Fusarium Head Blight

Fusarium head blight

What is it? Fusarium Head Blight is a fungal disease that affects the head of small grain crops. Also referred to as Scab, it can affect wheat, barley, oats, rye, corn, and triticale. Wheat and barley are generally the most affected. It is mainly caused by the species Fusarium graminearum, and can cause loss of […]

Critical weed-free period

Weed-free period in corn In corn this period occurs from V1 to V6 (1 to 6 leaf collars). Some sources will mention that it even begins at the VE stage (emergence). During this time the corn crop needs to stay clean. Weeds will affect yield

Early season pests

With the cold winter that we have had, a slow start of insect development may occur. Many of the acres planted in Ontario have been planted with neonicotinoid insecticides. With the current debates over neonicotinoid insecticides, the best strategies to control pests is to start with a good knowledge of crop pests. By understanding early […]

Wheat leaf diseases

What increases the risk of infection?

  • Cool temperatures.
  • Prolonged periods of wet weather.
  • Rust problems in the southern US states and Mexico could mean the same for Ontario as storm systems carry the spores north.
  • Planting susceptible varieties.Planting after another cereal or corn crop.
Percentage of wheat plant affected photo

How do I know when to apply a fungicide?

The higher the price of wheat, the more economical treatment is. In general, if trace amounts of rust, powdery mildew, or leaf spot are Read more

Thompsons Automatic Soil Sampling

Micronutrients — more important than you think


Micronutrients are essential to plant growth and aid in achieving yields that growers need. Unlike a macronutrient such as nitrogen, phosphorus and potassium, micronutrients are required by the plant in small amounts, but are equally as important for proper crop growth and yield. The micronutrients that are key to growth include Boron, Copper, Iron, Manganese, Molybdenum, Chloride, and Zinc.  Read more

Snow mould in winter cereals


Holly Loucas, Agronomist, DOW Agroscience

What is snow mould?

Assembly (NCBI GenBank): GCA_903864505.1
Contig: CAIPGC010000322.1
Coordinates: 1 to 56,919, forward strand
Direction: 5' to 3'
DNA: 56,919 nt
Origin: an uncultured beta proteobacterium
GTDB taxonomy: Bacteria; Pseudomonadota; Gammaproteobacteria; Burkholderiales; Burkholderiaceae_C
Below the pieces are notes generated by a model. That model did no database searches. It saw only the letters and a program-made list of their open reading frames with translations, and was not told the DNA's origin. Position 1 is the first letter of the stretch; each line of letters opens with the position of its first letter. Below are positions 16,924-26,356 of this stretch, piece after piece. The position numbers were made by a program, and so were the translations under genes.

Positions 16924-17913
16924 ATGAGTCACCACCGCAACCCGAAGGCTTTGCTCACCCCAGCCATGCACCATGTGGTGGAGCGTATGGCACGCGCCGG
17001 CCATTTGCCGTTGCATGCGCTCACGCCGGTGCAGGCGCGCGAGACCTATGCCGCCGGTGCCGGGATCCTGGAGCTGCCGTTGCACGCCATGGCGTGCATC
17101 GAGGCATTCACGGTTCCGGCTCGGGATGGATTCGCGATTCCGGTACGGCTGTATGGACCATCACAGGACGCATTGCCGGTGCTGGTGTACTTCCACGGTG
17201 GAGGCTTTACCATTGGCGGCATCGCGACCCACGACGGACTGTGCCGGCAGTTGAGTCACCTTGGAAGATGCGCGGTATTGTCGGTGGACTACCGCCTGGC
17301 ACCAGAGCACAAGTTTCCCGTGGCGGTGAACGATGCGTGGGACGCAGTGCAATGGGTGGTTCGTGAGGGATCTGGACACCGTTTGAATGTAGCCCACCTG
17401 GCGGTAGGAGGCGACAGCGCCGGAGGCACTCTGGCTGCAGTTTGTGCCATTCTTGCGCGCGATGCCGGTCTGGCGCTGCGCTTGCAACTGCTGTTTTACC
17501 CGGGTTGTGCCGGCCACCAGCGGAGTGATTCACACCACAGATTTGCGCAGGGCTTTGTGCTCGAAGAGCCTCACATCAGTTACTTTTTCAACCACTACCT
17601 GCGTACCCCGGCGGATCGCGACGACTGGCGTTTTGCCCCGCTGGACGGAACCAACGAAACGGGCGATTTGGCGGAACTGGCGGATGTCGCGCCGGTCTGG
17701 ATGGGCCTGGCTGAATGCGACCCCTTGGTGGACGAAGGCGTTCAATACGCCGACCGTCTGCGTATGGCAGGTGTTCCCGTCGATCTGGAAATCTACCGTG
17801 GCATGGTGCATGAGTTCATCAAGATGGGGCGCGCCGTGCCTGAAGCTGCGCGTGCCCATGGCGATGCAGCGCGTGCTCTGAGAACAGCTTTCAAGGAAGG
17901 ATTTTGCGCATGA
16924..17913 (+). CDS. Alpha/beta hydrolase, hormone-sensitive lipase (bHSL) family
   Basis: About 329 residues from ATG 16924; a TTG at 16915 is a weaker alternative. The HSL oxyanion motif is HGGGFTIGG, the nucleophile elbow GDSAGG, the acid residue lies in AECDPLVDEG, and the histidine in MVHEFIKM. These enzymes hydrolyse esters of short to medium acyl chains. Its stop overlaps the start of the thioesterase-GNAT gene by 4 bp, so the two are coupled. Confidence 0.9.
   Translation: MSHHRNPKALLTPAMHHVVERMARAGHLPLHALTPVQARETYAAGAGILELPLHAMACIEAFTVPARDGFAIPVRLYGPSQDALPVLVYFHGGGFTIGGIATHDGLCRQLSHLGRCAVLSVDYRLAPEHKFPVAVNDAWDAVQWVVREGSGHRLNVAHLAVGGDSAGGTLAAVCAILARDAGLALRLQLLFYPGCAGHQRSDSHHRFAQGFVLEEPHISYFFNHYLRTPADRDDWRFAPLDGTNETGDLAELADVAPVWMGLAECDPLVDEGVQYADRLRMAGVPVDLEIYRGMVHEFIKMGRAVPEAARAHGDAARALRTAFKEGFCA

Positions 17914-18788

Snow moulds are cold-loving fungi that can attack many economic plants under a cover of snow.

Pathogen biology

WinterMouldChartThe important species of snow moulds that infect winter wheat are Microdochium nivale and Typhla spp.

Gray snow mould (Typhula spp) is the less damaging form of snow mould. It is able to survive throughout hot summer months as sclerotia under the ground or in plant debris.

Pink snow mould (Microdochium nivale) is usually more severe than gray snow mould. It can survive the summer months in decayed plant debris as spores or mycelium. Read more

Temperatures climbing? Check the grain bins.

Warmer weather’s nice, but could affect grain quality.

As much as warmer weather may have growers in Ontario thinking of spring planting, a provincial ag specialist warns farmers to consider the old crop ahead of any plans for the new crop.

Temperatures are moderating and in southern Ontario, they’ve risen well above freezing for the first time in nearly two months.

Peter Johnson, shown here in 2009, urges farmers to check their bins given the recent rise in outdoor temperatures. (Ralph Pearce photo)

Peter Johnson, shown here in 2009, urges farmers to check their bins given the recent rise in outdoor temperatures. (Ralph Pearce photo)

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Frost seeding clover

With the snow beginning to melt and spring just around the corner, it’s time to begin thinking about seeding your clover cover crops on the frost for your winter grains. Clover is still one of the most beneficial cover crops to use when you have a winter grain crop. Thompsons Agronomy has put together some tips to help achieve good success when frost seeding clover.

Why clover?

  • Establishes and maintains growth under low light and under competition for other crops
  • Well adapted to all of Ontario
  • Has an extensive root system with a tap root that can work though compacted layers and extensive lateral roots in the top 6” of soil which contributes to good structure and tilth
  • Provide nitrogen credits to the following crops
  • Termination of the crop is relatively easy with proper tillage and/or herbicides

Species selection

Generally Red Clovers are used (single or double cut) because the seed is dense, which improves seed-soil contact, it germinates at low temperatures and has high seedling vigor, allowing it to start growing early in the spring. Double cut is ideal if you are looking for the maximum nitrogen credit or are wanting to graze/bale the crop for feed as it is more vigorous in the seeding year. Single cut clovers put more emphasis on root growth and are consider better at soil conditioning. Other options are alfalfa, sweet clover, or various mixes (45% single/double and 10% sweet clover).
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